With so many people using LinkedIn as a business research tool as well as for networking, it’s only natural to leverage the platform as a marketing tool; LinkedIn has developed a wide range of tools for this purpose. Your business probably has a LinkedIn profile page, whether you’ve created one or not. To jumpstart the effort and provide information to users about companies and organizations, LinkedIn automatically generated company profiles and descriptions based on information provided by LinkedIn members in their profiles. (So, your first order of business is to take a look at your profile and make sure it accurately reflects what you want to say about your company!)
In addition to your (free) company profile, you can add information on products and services, social media links, videos, images, and external URLs, as well as contact information for specific individuals within your organization (this is all free as well). You can also post job opportunities to LinkedIn, though there’s a fee for this service (or, you can post the job opportunity to your LinkedIn status and to groups you’re participating in for no additional cost—LinkedIn doesn’t mind this and in fact encourages it).
Let’s take a minute to look at LinkedIn as a recruiting tool. One of the biggest challenges recruiters face is identifying passive candidates—those who are currently employed and not actively seeking a new position. Research shows these candidates to be highly productive employees, and so successfully identifying and recruiting them generates a big return on investment. (I can personally attest to LinkedIn as a great tool for identifying passive candidates—Sanger & Eby found me on LinkedIn and recruited me for what has turned out to be my dream job).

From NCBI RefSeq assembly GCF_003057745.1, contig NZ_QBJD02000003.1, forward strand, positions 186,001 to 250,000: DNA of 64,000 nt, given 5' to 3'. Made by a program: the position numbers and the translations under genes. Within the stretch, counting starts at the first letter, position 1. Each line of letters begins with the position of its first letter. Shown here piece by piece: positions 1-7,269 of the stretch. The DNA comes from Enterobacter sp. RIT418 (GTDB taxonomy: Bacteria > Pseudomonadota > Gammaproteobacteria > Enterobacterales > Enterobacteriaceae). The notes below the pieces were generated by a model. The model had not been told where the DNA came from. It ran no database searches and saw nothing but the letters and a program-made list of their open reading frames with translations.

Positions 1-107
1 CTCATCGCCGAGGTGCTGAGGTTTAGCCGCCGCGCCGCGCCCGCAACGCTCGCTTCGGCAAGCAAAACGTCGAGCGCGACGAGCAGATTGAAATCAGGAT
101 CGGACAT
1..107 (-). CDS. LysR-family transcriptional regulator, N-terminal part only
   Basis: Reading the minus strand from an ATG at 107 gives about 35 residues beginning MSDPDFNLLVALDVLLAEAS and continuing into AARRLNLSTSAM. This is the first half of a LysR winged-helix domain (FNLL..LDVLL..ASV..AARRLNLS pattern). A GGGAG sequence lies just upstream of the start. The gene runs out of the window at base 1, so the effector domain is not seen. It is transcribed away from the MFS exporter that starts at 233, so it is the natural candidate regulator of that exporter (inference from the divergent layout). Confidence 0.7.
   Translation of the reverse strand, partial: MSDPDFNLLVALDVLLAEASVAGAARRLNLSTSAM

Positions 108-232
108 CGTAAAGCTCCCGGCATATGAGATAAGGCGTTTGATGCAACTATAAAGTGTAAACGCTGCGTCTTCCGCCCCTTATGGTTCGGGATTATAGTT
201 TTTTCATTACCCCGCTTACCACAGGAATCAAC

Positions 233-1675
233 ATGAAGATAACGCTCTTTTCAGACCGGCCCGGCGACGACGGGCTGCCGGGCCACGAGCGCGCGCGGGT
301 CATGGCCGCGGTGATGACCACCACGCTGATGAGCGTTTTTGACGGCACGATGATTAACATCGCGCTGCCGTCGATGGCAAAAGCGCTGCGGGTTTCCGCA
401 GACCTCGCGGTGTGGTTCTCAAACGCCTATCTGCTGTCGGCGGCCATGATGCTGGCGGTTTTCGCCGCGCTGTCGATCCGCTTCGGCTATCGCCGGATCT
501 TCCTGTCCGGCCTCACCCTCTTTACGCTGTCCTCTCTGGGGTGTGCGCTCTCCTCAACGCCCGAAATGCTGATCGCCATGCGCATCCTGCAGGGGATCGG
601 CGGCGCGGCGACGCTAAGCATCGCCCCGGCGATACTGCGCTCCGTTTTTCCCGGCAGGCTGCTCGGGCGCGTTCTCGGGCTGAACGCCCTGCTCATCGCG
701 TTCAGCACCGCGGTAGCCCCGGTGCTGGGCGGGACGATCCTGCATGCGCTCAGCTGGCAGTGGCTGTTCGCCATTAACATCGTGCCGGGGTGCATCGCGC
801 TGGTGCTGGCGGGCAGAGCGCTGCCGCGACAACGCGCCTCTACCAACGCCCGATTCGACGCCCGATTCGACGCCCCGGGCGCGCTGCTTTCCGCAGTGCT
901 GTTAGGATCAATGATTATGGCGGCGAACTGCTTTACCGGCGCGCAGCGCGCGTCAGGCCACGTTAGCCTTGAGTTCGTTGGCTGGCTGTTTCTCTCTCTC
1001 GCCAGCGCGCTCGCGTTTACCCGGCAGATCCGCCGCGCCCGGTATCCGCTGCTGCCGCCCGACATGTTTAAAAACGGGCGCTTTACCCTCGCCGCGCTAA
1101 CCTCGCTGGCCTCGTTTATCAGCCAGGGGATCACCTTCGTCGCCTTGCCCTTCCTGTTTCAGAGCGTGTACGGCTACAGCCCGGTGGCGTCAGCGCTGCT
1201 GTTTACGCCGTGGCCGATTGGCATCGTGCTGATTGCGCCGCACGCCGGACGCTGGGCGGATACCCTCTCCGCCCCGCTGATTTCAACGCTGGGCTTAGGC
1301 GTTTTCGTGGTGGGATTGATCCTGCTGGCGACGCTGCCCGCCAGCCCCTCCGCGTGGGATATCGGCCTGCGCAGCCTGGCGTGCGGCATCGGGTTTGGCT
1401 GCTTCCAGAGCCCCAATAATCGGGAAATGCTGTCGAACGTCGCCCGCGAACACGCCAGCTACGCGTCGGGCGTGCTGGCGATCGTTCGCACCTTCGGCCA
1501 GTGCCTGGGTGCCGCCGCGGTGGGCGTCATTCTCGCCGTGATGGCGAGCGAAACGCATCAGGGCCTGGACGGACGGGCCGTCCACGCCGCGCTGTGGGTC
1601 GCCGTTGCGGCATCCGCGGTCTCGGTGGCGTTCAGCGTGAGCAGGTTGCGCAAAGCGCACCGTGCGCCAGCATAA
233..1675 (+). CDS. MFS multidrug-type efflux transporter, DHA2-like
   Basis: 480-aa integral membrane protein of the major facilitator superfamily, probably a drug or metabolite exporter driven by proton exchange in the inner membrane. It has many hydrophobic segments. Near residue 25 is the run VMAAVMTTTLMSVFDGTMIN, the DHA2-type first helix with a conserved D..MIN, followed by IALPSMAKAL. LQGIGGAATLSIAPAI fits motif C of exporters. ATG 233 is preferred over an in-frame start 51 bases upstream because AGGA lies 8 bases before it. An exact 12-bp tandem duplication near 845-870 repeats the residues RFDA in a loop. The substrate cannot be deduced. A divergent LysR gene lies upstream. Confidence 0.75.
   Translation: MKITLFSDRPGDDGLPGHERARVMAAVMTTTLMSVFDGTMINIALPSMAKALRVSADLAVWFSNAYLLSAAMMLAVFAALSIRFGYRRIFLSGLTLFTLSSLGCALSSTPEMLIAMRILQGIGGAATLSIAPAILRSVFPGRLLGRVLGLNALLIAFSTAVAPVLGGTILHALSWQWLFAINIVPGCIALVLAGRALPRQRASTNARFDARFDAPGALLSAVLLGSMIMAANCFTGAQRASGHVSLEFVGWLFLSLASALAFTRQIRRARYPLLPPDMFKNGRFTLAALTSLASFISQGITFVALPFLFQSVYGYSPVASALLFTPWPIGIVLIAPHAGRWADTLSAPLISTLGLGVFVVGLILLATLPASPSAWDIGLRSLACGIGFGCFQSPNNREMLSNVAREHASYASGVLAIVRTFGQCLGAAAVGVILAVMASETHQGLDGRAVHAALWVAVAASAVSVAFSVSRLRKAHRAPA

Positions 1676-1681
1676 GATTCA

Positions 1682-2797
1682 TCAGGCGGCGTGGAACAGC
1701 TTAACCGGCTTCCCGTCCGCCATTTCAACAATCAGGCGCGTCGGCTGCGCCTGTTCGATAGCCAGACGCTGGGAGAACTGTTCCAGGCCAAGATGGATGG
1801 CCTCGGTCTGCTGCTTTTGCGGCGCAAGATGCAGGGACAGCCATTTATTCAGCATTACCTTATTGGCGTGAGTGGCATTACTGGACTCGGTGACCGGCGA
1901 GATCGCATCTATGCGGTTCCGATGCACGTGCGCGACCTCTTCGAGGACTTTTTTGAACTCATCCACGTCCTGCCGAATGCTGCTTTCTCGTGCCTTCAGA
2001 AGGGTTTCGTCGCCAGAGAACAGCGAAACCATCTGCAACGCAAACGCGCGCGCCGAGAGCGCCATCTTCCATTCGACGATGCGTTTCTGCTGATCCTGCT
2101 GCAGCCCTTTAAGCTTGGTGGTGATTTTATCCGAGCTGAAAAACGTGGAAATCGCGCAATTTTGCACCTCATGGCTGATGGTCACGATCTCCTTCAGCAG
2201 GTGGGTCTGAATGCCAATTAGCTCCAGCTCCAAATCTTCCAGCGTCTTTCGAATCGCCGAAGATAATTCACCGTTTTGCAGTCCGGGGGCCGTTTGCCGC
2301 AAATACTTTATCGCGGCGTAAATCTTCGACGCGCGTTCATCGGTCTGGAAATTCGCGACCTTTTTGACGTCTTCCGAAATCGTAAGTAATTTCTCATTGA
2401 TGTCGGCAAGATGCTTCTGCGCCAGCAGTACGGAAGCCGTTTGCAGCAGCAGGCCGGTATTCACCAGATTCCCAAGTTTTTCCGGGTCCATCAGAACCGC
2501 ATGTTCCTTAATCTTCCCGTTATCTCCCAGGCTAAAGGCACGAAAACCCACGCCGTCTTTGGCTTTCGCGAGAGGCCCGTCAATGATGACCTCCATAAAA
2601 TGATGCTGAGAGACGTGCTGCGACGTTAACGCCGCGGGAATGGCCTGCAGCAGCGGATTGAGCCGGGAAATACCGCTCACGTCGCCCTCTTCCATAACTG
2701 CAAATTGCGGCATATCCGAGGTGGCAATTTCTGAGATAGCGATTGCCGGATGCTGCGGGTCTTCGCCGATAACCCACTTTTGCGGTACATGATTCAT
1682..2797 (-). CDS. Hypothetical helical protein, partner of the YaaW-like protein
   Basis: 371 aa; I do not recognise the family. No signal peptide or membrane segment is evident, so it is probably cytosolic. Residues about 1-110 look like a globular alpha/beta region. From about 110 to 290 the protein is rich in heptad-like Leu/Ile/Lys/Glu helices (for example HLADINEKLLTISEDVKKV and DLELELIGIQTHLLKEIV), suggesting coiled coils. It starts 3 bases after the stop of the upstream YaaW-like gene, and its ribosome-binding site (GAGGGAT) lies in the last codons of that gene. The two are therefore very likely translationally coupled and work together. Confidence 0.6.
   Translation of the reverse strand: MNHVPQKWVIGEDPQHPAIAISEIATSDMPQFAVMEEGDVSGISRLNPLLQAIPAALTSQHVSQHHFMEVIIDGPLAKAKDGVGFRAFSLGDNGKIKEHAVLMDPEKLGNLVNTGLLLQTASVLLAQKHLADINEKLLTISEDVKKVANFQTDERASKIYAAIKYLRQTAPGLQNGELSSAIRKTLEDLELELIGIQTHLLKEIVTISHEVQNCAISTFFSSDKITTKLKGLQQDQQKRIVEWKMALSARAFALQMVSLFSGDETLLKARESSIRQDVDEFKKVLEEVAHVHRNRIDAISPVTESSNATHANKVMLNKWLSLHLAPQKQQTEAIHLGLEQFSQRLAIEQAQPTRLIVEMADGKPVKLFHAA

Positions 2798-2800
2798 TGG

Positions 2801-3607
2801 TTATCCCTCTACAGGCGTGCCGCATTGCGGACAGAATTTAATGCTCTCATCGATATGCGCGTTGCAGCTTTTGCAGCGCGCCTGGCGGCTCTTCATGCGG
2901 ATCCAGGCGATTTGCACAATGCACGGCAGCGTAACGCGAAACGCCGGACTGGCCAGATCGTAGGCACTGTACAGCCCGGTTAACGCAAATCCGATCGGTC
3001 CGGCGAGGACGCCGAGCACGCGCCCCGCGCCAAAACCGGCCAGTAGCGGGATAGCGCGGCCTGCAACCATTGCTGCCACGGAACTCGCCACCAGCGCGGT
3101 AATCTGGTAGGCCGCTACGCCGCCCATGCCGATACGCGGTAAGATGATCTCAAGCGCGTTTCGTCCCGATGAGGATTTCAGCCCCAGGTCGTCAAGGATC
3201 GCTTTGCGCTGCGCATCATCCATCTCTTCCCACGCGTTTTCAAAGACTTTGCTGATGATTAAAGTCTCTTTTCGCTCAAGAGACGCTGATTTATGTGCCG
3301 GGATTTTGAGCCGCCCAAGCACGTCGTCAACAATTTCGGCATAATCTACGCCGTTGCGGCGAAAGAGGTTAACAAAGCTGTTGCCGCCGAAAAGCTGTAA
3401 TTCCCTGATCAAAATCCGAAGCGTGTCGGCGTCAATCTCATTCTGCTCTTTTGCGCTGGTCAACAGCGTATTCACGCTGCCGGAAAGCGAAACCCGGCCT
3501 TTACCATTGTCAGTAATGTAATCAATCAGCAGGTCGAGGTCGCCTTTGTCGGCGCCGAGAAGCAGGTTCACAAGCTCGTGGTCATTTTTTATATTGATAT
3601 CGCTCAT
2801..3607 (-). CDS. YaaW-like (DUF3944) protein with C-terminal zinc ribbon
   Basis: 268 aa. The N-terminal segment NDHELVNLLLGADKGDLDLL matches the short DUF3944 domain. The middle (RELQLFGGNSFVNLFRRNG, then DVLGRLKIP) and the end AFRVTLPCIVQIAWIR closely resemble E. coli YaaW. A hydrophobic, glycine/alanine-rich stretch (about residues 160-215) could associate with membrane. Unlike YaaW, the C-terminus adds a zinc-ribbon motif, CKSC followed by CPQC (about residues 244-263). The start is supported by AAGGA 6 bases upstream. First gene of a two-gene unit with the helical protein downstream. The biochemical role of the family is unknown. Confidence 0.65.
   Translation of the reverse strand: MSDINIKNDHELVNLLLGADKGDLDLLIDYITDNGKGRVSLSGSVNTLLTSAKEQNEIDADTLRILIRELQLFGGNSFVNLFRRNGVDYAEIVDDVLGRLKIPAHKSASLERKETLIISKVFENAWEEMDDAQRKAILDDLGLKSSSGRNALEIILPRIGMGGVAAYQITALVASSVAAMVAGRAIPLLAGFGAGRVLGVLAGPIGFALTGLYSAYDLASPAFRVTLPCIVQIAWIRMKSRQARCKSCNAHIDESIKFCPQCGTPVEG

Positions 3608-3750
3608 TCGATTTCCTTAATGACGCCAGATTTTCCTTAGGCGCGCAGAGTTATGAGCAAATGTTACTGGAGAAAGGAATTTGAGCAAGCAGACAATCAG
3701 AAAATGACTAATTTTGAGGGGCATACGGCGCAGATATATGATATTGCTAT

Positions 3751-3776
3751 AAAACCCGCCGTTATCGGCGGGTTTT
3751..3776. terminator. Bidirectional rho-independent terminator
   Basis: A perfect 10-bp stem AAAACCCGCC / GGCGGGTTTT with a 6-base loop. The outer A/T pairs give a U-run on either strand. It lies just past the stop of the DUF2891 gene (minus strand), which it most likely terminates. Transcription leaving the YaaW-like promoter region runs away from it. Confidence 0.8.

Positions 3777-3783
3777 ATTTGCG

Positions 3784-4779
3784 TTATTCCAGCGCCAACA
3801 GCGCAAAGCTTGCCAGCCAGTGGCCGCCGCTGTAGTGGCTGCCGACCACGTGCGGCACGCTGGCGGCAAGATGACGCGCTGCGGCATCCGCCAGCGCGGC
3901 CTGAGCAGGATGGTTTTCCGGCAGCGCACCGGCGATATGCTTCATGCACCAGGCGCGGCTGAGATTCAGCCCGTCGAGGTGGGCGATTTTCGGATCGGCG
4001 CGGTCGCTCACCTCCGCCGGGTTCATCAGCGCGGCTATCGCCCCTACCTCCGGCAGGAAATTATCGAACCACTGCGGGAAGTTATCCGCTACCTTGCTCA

Are people looking at your company profile on LinkedIn? In a word, yes. According to a 2010 JobVite survey, 62% of job candidates visit company social media profile pages, and 55% conduct searches for company information on social media sites—including LinkedIn—so it’s well worth the investment of your time and resources to ensure your company profile does you justice.
Career Pages is a terrific tool for highlighting open positions in your organization, and companies with strong recruiting needs are starting to use it. You can create up to five separate pages focused on different areas of recruiting—technology, marketing, creative, strategy—whatever your job categories are—and users will see the specific page and opportunities best matching their background (so if you’re recruiting strategists and I visit your company page, I’ll see job opportunities related to strategy; if a designer visits the company page, she’ll see design-focused opportunities).
Regardless of what you do with your company profile, keep in mind that as with other social media platforms, it’s important to first define your objectives and build a strategy to ensure you achieve them (and we can help you with that). Also, many of the advanced tools on LinkedIn are highly customizable, including the capability to add design elements to the template-based layout. (Yes, we can help you with that, too!)
To see a great implementation of Career Pages, take a look at Macy’s company profile, and click on the Careers tab (and by the way, they’re hiring!)
How are you using LinkedIn to build your business? Tell us about it!